• Kyodo

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Japan has launched a training program with Chinese partners aimed at controlling sulfur discharges and acid rain that some experts believe are responsible for environmental degradation in Japan.

The program’s launch was announced Tuesday in the official China Daily. It will train 750 environmental officers and technicians in pollution control and environmental monitoring.

While China has made vast improvements in controlling air pollution in recent years, monitoring is a crippling weakness, said H. Anwar, managing director of environmental consultancy Sinosphere. Yen loans from Japan helped to control emissions in China’s northeast, starting in the early 1990s, but there is still “a long way to go,” Anwar said.

Benxi in Liaoning Province was previously known as “Coal City,” and was renowned for being the most smog-choked industrial city in China. Grants and technical assistance arranged by Japan’s Overseas Economic Cooperation Fund (now the Japanese Bank for International Cooperation) helped to implement emission control measures and markedly improved the situation.

Programs in other cities such as Baotou and Lanzhou have not, however, been as successful.

Due to weak monitoring and local control of environmental protection bureaus, regulations in these cities are not as effective as they need to be.

Training will certainly help alleviate what Anwar describes as the typical situation, in which monitors are simply “not sure how to do it properly.”

But change is also needed in the structure of the government.

When environmental protection bureaus are subordinate to local officials, they are often reduced to the role of “rubber stamping” officially favored projects, regardless of how dirty or harmful they may be, Anwar said.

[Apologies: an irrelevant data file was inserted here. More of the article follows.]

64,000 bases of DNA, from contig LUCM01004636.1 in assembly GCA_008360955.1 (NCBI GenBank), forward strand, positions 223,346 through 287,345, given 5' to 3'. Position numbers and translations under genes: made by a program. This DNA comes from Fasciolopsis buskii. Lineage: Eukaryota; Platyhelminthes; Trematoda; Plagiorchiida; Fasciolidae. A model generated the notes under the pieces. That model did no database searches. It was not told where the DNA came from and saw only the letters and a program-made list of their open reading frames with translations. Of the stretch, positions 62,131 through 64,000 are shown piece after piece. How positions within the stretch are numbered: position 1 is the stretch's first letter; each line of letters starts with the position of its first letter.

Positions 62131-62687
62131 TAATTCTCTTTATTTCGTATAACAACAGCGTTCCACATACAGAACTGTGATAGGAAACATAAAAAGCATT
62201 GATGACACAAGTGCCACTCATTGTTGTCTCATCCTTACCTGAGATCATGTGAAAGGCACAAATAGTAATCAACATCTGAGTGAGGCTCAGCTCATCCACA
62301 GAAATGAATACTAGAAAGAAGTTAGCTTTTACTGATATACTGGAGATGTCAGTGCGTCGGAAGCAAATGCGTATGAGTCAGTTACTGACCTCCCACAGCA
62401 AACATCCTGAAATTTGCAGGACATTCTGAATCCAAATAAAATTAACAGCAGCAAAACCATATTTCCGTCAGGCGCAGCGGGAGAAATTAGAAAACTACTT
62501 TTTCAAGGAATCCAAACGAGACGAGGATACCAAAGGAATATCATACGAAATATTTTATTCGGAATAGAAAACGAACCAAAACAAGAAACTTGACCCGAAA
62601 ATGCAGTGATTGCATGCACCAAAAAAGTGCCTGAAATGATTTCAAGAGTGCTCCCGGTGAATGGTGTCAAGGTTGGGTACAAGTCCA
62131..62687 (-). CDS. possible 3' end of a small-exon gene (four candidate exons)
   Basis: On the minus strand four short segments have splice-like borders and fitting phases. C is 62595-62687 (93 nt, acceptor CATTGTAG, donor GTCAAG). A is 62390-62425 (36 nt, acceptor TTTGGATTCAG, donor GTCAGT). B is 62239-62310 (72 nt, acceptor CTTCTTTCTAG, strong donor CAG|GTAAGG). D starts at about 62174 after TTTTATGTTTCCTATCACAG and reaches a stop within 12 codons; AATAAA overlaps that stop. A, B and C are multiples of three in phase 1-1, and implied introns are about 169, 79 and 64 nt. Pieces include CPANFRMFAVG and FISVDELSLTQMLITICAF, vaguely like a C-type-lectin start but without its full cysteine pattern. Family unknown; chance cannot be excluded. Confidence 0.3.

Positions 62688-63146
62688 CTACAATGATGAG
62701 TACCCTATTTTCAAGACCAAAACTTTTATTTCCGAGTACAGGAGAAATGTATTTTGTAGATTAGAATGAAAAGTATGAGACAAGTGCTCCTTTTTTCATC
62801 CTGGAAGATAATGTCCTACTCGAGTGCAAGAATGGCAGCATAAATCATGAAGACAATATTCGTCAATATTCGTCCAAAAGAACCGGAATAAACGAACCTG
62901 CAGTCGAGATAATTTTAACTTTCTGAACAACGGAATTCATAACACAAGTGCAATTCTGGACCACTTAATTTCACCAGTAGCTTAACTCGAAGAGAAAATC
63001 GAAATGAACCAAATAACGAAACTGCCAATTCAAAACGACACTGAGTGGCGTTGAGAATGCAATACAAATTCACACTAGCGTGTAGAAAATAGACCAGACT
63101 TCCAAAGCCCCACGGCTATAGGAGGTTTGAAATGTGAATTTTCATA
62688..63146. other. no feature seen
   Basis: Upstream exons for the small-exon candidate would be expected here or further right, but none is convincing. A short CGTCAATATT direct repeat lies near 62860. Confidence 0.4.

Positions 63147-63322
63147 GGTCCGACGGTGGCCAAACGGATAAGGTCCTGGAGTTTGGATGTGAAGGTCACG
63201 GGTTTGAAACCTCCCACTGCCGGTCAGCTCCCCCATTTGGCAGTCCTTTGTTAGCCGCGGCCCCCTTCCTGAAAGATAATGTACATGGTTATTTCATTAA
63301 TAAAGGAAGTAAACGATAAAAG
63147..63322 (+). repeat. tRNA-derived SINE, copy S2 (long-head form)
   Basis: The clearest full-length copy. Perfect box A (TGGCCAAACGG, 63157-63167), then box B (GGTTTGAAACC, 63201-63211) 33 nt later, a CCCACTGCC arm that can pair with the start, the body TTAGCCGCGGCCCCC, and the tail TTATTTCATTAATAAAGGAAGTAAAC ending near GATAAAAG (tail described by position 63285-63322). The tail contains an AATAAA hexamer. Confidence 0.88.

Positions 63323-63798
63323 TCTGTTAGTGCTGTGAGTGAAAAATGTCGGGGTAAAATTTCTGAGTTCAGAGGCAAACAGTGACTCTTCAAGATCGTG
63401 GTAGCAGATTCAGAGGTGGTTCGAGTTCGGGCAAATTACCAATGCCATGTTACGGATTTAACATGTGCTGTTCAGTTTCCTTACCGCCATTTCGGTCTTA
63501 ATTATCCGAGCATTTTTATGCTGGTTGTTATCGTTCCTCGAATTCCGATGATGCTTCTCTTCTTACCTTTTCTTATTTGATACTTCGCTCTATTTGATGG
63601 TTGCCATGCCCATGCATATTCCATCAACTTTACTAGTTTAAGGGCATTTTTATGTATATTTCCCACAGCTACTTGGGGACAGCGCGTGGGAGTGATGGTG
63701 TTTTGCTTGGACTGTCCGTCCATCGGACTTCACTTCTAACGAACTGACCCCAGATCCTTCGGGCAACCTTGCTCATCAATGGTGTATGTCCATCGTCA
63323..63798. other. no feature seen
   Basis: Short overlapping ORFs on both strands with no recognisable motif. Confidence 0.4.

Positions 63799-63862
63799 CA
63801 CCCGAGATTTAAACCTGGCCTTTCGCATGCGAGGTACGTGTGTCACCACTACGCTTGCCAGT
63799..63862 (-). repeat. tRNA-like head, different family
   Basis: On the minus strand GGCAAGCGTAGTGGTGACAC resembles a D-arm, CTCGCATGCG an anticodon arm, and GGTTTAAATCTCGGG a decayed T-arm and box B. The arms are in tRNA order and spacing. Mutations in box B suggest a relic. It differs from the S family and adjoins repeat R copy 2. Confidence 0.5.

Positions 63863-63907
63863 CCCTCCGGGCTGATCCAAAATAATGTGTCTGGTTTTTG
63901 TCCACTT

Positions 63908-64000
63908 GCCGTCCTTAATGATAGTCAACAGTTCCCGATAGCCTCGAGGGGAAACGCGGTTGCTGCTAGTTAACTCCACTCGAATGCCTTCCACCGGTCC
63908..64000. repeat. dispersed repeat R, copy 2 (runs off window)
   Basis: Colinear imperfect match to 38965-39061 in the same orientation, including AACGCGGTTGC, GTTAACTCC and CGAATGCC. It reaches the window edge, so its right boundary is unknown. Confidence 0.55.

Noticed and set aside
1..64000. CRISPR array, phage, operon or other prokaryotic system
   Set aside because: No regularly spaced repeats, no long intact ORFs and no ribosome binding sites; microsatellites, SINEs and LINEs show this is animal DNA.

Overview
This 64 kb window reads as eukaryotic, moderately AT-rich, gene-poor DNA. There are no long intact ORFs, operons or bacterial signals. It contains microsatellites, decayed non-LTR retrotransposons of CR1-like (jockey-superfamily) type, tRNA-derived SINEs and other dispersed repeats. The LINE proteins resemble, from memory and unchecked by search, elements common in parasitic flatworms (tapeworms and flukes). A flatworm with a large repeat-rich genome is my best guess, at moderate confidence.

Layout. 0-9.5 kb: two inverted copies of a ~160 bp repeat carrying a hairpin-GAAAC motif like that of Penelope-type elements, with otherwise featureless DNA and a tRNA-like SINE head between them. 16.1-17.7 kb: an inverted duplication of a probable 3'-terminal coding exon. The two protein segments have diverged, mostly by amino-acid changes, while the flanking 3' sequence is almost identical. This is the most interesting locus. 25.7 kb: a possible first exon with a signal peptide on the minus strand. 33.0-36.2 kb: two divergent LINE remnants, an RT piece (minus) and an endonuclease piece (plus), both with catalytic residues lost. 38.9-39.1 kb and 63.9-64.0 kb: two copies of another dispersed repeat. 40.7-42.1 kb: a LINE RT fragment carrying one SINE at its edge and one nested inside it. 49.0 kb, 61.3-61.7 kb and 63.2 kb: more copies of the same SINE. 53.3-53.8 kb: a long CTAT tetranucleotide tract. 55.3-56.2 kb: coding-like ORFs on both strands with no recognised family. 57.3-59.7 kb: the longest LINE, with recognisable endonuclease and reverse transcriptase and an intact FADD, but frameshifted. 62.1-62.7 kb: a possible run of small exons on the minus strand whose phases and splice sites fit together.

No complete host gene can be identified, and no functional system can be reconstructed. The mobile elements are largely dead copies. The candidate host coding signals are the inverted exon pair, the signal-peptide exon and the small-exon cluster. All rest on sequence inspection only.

Currently, environmental concerns are only taken seriously under what he called “enlightened leadership.”

Mayors in cities such as Shanghai, Fuzhou and Xiamen have worked to enforce emission standards to protect the environment, but these programs are dependent on official favor, and no permanent mechanism exists to maintain them.

Acid rain monitoring

A second intergovernmental meeting aimed at establishing a network to monitor acid rain in East Asia will be held Oct. 25 and 26 in Niigata Prefecture, according to the Environment Agency.

The meeting will be attended by representatives from 10 countries as well as various international organizations.

Participants are expected to give the go-ahead for a Niigata-based acid rain research center to act as the backbone of the Acid Deposition Monitoring Network in East Asia.

They will also decide on whether to place the network’s permanent headquarters under the wing of the U.N. Environment Program or U.N. Economic and Social Commission for Asia and the Pacific.

Ahead of the meeting, a two-day working group meeting will be held Oct. 23 and 24, also in Niigata, Environment Agency officials said.

The network, which held its first intergovernmental meeting in March 1998 in Yokohama, is charged with monitoring in a more integrated way the conditions and impact of acid deposits in East Asia.

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